Conferences extend covenant agreement

With his country in the midst of political and economic turmoil, Bishop Eben Nhiwatiwa, episcopal leader of the Zimbabwe Area, said that the role of United Methodists in Zimbabwe is to continue to encourage a spirit of peace.

"We need to develop and equip spiritual leaders to promote peace," Nhiwatiwa said. "But we cannot do that alone. We need resources from our brothers and sisters around the world."

For 11 years, the Baltimore-Washington Annual (regional) Conference has been a resource on which Nhiwatiwa can depend. On April 30, during the 2008 General Conference, the two annual conferences signed a new covenant to extend their relationship through 2012.  

Bishop John R. Schol signs the covenant with the Zimbabwe Area represented by Bishop Eben K. Nhiwatiwa (left).

The covenant states the two conferences will focus on issues such as theological training, community and economic development, young adult ministries, preaching, biblical studies and leadership in the Zimbabwe Episcopal Area.

"This is an important relationship that strengthens both conferences," said Washington, D.C., Area Bishop John R. Schol. "We value our relationship with the Zimbabwe Conference. This covenant illustrates our commitment to helping our brothers and sisters to grow in Christ in a very challenging part of the world."

The two leaders signed the new covenant on a table that was made from trees salvaged from Gulfside Assembly, in Waveland, Miss. a United Methodist retreat center that was heavily damaged by Hurricane Katrina. Delegate members from both conferences were present for the signing.

Schol said the new covenant would extend the work and relationship-building that has occurred since 1997. In 2007, the Baltimore-Washington Conference sent a 13-member team of clergy and laity to Zimbabwe to teach church leadership and community development strategies and skills to about 300 pastors. The team also distributed more than 7,000 insecticide-treated bed nets, as part of the Nothing But Nets anti-malaria campaign.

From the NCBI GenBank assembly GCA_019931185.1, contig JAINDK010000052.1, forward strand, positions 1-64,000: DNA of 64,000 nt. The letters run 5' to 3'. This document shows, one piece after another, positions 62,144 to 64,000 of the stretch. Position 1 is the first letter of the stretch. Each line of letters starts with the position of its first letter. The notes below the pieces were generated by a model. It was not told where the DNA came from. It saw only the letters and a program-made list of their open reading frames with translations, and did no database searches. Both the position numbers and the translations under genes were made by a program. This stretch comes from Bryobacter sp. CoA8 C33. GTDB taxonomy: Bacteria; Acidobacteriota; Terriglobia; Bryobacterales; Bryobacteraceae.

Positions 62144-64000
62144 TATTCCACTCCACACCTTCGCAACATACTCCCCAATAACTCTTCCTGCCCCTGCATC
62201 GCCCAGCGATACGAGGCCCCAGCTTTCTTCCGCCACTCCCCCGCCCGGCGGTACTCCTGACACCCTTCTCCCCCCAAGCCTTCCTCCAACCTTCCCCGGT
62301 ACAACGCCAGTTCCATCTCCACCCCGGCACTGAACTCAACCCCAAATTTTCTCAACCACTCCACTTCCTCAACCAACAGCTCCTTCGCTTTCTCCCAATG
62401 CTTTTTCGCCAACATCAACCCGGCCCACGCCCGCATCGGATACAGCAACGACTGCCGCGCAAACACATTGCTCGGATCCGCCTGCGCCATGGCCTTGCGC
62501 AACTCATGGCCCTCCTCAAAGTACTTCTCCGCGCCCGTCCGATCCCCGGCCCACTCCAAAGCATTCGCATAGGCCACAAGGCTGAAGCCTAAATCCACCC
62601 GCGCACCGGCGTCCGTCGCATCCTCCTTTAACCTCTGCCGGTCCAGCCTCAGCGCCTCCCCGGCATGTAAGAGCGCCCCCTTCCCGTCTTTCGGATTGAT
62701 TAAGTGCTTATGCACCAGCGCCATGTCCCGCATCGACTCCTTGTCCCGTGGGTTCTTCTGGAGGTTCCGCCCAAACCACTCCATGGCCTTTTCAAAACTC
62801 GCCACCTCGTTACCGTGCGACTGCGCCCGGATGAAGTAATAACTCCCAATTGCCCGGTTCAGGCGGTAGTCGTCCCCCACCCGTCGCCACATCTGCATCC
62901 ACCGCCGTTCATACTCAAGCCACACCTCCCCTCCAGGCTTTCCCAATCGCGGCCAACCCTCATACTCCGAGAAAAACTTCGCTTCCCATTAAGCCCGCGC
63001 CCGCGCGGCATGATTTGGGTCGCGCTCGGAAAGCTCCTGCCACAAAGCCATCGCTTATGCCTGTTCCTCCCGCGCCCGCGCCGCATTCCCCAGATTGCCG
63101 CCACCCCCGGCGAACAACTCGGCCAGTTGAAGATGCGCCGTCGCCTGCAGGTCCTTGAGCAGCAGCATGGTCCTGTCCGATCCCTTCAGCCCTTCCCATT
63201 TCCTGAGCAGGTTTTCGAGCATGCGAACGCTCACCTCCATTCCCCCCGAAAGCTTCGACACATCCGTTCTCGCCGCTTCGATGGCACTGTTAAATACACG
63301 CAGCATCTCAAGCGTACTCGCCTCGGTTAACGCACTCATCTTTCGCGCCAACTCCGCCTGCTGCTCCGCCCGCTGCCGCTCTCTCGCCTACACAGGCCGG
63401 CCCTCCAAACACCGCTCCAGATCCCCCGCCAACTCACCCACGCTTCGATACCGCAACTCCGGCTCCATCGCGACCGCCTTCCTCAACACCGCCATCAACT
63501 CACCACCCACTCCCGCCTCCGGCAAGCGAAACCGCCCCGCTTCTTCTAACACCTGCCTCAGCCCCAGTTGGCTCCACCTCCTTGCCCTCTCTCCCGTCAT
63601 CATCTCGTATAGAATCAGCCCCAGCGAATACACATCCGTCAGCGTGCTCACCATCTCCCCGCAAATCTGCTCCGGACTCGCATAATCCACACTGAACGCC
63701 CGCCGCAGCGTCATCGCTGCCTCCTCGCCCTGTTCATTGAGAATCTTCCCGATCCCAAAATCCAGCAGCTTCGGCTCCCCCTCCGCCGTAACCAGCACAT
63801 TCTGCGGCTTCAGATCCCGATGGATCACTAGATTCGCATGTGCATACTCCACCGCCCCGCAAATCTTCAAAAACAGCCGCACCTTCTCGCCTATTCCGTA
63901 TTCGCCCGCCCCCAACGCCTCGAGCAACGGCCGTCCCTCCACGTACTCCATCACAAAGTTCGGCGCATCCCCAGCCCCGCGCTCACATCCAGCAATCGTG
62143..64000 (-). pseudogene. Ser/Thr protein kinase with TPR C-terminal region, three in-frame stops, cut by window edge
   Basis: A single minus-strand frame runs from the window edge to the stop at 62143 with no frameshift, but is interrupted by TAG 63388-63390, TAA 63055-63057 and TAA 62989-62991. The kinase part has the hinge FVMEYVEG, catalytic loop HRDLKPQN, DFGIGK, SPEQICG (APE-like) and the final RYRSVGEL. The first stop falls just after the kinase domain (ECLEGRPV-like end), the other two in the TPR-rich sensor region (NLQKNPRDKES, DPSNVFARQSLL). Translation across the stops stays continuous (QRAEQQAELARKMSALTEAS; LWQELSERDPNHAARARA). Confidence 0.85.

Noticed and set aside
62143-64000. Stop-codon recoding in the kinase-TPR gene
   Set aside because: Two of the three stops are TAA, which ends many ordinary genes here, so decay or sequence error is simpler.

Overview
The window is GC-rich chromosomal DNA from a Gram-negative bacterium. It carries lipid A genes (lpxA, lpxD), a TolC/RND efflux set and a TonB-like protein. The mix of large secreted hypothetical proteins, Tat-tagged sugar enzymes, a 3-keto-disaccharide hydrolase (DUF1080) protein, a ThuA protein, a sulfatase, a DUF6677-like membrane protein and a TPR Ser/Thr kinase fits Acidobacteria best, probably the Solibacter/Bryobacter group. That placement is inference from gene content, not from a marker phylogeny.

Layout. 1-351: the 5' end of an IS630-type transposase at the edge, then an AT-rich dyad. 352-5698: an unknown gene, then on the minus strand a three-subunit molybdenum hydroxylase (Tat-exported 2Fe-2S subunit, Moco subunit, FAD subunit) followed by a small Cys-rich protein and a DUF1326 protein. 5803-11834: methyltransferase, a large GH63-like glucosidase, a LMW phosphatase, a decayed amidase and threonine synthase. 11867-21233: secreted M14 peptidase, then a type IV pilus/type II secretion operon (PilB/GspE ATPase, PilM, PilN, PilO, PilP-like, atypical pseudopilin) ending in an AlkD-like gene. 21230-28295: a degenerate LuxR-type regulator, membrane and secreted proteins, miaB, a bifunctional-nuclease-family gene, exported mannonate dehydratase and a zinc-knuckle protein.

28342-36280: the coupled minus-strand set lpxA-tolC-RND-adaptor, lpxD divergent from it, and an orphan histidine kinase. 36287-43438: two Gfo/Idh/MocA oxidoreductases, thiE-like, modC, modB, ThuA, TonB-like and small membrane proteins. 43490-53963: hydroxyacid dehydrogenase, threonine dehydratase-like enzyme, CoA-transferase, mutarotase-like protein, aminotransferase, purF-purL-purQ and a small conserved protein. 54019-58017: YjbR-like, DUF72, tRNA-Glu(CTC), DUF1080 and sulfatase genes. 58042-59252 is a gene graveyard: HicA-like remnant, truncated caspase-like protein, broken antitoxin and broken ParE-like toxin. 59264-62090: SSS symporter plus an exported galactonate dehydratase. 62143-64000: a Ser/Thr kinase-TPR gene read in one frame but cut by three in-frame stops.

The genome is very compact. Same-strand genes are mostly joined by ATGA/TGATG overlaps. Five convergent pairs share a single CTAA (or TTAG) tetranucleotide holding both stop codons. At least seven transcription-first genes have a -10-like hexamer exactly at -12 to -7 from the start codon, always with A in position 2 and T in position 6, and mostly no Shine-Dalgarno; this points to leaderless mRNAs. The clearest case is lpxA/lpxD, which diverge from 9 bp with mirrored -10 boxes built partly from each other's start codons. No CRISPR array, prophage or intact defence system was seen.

"This covenant between us and the Baltimore-Washington Conference is a healthy one, because it is something that will really help our churches to grow and support spiritual leaders," Nhiwatiwa said. "I value our relationship with them, and I thank God for their commitment."

*Lane is communications director for the Baltimore-Washington Conference.

News media contact: Tim Tanton or Kathy Noble, e-mail: [email protected].

Phone calls can be made to the General Conference Newsroom in Fort Worth, Texas, at (817) 698-4405 until May 3. Afterward, call United Methodist News Service in Nashville, Tenn., at (615) 742-5470.

Related Articles

General Conference headlines

Resources

General Conference 2008

General Board of Pension and Health Benefits

Baltimore-Washington Annual Conference


Like what you're reading? Support the ministry of UM News! Your support ensures the latest denominational news, dynamic stories and informative articles will continue to connect our global community. Make a tax-deductible donation at ResourceUMC.org/GiveUMCom.

Sign up for our newsletter!

UMNEWS-SUBSCRIPTION
Social Concerns
Kendra Weddle. Photo courtesy of the author.

Let’s love our neighbors

Growing up in a traditionalist church but now on staff at a reconciling congregation, Kendra Weddle feels there is room at the table for everyone.
General Church
The Revs. Carolyn Moore and Keith Boyette pray for the Rev. Jay Therrell (center) at the Wesleyan Covenant Association’s May 7 gathering in Avon, Ind. The day before, the WCA’s Global Legislative Assembly elected Therrell as the new WCA president. He’ll succeed Boyette, who will be top executive of the new Global Methodist Church. Photo by Sam Hodges, UM News.

Traditionalist group not going away

The Wesleyan Covenant Association took the lead in creating the new Global Methodist Church, but WCA leaders say their organization needs to keep fighting for churches wanting to leave The United Methodist Church.
Theology and Education
Theocracy Tasweranadzo, 10, raises his hand in class at Munyarari Primary School in Mutare, Zimbabwe. A former student at The United Methodist Church’s mission school has created a scholarship program for the three best students in each class. Photo by Kudzai Chingwe, UM News.

Mission school alumnus gives students a boost

Now a prominent businessman, Isaiah Musabayana launched a scholarship program for students at two United Methodist mission schools he attended in the mid-1980s.